It is a rare institution that can win the sort of near-universal respect and admiration that the Arkansas Game and Fish Commission has enjoyed over more than a century of existence. Though he has served as Director of the AGFC for only a year and a half, Austin Booth has already earned his fair share of that respect.
Booth was raised in the unincorporated community of Scott, Arkansas. Between Scott’s rural environment, and his work in the family business of boat engine building, the outdoors played an integral role in Booth’s childhood.
He attended Catholic High School for Boys in Little Rock where in 2001 he witnessed the tragedy of 9/11 take place from his sophomore homeroom. Booth’s love for his country and his participation in the school’s ROTC program set him on a trajectory for the military.
“I wanted to enlist right out of Catholic,” Booth said. “But mom and dad told me, ‘No no no no. You’re going to college first; that door is always going to be open.’ I’m really glad that I did.”
He went to The Citadel – The Military College of South Carolina, in Charleston. From there he went to the South Carolina School of Law in Columbia where the military came calling once again.
A Marine Corps recruiter visited the law school one day, and when he asked who was interested in being a lawyer in Afghanistan, Booth was the only one to raise his hand.
“The weight of seeing so many of my college peers going into the military and the fact that for some of that time we were both in Iraq and Afghanistan, I just told my wife, ‘I can bill hours when I’m old. I can be a general counselor when I’m old. I can’t be a Marine officer when I’m old,’ ” Booth said.
He attended Officer Candidates School for the Marine Corps in 2010 and went on active duty in 2011, followed by a deployment to Afghanistan from July 2015 to Jan. 2016.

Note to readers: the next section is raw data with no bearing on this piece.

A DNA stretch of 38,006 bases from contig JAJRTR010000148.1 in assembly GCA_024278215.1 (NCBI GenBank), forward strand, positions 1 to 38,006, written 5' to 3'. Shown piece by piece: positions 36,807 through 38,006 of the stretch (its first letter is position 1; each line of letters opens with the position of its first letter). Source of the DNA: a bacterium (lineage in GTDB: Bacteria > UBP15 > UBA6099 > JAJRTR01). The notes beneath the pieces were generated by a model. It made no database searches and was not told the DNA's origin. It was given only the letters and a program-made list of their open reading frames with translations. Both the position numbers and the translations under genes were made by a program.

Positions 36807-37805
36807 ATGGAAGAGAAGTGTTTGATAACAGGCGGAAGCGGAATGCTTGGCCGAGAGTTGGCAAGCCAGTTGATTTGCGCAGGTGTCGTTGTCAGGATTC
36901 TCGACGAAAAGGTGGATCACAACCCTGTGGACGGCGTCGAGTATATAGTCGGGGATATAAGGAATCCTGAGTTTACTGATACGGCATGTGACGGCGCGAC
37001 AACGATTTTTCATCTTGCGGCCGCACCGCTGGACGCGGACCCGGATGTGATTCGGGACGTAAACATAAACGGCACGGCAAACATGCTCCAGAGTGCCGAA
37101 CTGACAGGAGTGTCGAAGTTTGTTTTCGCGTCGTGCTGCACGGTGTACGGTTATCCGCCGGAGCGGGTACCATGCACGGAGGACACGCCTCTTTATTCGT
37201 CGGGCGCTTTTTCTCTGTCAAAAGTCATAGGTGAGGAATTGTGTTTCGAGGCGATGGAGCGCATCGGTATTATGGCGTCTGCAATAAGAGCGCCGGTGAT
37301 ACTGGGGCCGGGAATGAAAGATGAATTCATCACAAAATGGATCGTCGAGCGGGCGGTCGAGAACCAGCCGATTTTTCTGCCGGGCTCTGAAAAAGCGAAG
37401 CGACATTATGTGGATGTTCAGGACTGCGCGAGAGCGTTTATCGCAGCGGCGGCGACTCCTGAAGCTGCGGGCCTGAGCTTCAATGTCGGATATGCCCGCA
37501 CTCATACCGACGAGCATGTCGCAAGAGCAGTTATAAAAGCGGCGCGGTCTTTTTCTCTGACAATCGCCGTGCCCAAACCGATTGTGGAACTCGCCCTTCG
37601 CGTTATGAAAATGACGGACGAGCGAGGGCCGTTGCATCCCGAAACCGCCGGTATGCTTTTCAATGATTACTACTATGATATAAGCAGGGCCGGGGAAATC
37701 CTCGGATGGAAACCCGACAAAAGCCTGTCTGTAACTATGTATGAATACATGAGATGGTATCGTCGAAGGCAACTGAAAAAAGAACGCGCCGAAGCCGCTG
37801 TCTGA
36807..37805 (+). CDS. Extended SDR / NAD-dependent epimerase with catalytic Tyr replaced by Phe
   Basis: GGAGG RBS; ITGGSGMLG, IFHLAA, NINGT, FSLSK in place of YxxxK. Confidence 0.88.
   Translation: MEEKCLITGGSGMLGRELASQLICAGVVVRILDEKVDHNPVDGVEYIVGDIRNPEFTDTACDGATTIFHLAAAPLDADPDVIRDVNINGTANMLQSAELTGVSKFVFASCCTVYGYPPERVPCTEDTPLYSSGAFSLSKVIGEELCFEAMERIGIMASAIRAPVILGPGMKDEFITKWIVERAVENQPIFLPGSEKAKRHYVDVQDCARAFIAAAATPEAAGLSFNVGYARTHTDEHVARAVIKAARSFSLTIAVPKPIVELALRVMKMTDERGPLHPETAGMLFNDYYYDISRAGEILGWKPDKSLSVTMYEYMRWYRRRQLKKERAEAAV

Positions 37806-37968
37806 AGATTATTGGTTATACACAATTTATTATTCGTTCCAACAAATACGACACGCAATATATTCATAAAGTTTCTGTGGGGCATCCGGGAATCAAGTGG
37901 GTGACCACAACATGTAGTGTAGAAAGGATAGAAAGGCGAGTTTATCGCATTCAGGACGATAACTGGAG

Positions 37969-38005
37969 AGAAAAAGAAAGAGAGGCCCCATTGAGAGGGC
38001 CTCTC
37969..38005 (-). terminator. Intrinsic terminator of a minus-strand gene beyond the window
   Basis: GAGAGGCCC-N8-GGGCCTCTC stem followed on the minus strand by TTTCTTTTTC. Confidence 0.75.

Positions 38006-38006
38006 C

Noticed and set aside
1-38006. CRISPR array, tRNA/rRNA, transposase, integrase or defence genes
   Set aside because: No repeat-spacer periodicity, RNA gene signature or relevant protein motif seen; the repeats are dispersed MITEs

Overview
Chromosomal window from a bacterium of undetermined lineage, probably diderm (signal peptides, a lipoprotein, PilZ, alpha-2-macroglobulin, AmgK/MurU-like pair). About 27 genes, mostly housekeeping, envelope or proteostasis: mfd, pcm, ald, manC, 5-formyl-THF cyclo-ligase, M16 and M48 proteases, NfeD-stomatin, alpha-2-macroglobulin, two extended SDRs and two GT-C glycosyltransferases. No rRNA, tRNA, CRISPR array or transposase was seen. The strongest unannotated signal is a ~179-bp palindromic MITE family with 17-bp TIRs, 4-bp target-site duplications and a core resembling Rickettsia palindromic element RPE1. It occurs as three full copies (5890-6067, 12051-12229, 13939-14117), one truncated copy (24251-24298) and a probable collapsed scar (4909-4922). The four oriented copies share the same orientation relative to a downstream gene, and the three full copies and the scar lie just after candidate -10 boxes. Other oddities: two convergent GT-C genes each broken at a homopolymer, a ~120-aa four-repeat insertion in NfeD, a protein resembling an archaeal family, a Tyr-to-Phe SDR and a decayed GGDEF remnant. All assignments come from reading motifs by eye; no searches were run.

“Going into combat, it calibrates what stress looks like,” Booth said. “Additionally, the Marine Corps is the only service that is built around people. The Navy is built around ships, the Air Force is built around planes, but the Marine Corps mantra is that every Marine is a rifleman. That kind of ethos about leadership existing to serve the boots on the ground has impacted me in a lot of ways.”
In Afghanistan, Booth’s work was mainly focused on ensuring possible targets were legally valid and firefights were handled in accordance with a new set of rules of engagement, something that members of Congress were watching closely.
“Oftentimes I would leave the operations center after advising on a kinetic strike,” Booth said. “Then I would walk into a room full of members of Congress who had come to Afghanistan to hear how we were utilizing these new rules of engagement.”
A congressional staffer he frequently worked with noted he had a knack for interacting with members of Congress and recommended the Marine Corps Congressional Fellowship Program.
Booth signed up for the program and was sent to Capitol Hill for a year. He worked for Rep. Steve Womack of Arkansas’s 3rd District, who sat on the House Appropriations Committee and Defense Subcommittee.
“I’m not from Northwest Arkansas, but it was the closest that I got to home other than visiting,” Booth said. “In any one day in that office, I would see more Arkansans than in my entire time in the Marine Corps. I loved it, just absolutely loved it.”
Booth gained extensive insight into how the Marine Corps got its budget, such that when his time with the program came to an end, the Corps allowed him to remain in Washington for the next two years. He acted as an advocate for the Marine Corps, responsible for a $14 billion slice of its budget – work that gave him valuable experience in lobbying for resources. He would remain in the Corps until 2020, when he was honorably discharged at the rank of captain.
His work with Arkansans in Washington convinced him to return home, taking up residence in the state for the first time since leaving for the Citadel. He became the Chief of Staff and CFO for the Arkansas Department of Veterans Affairs, a natural fit for his military and congressional experience. His jump to the AGFC, however, was a less obvious choice.
Before he became director in 2021, Booth had no experience with conservation and had never considered a career in the field. He had never interacted with the commission beyond acquiring licenses and had never been checked by a game warden. Yet it was an agency that he always loved dearly, and he had a strong affinity for the idea of conservation.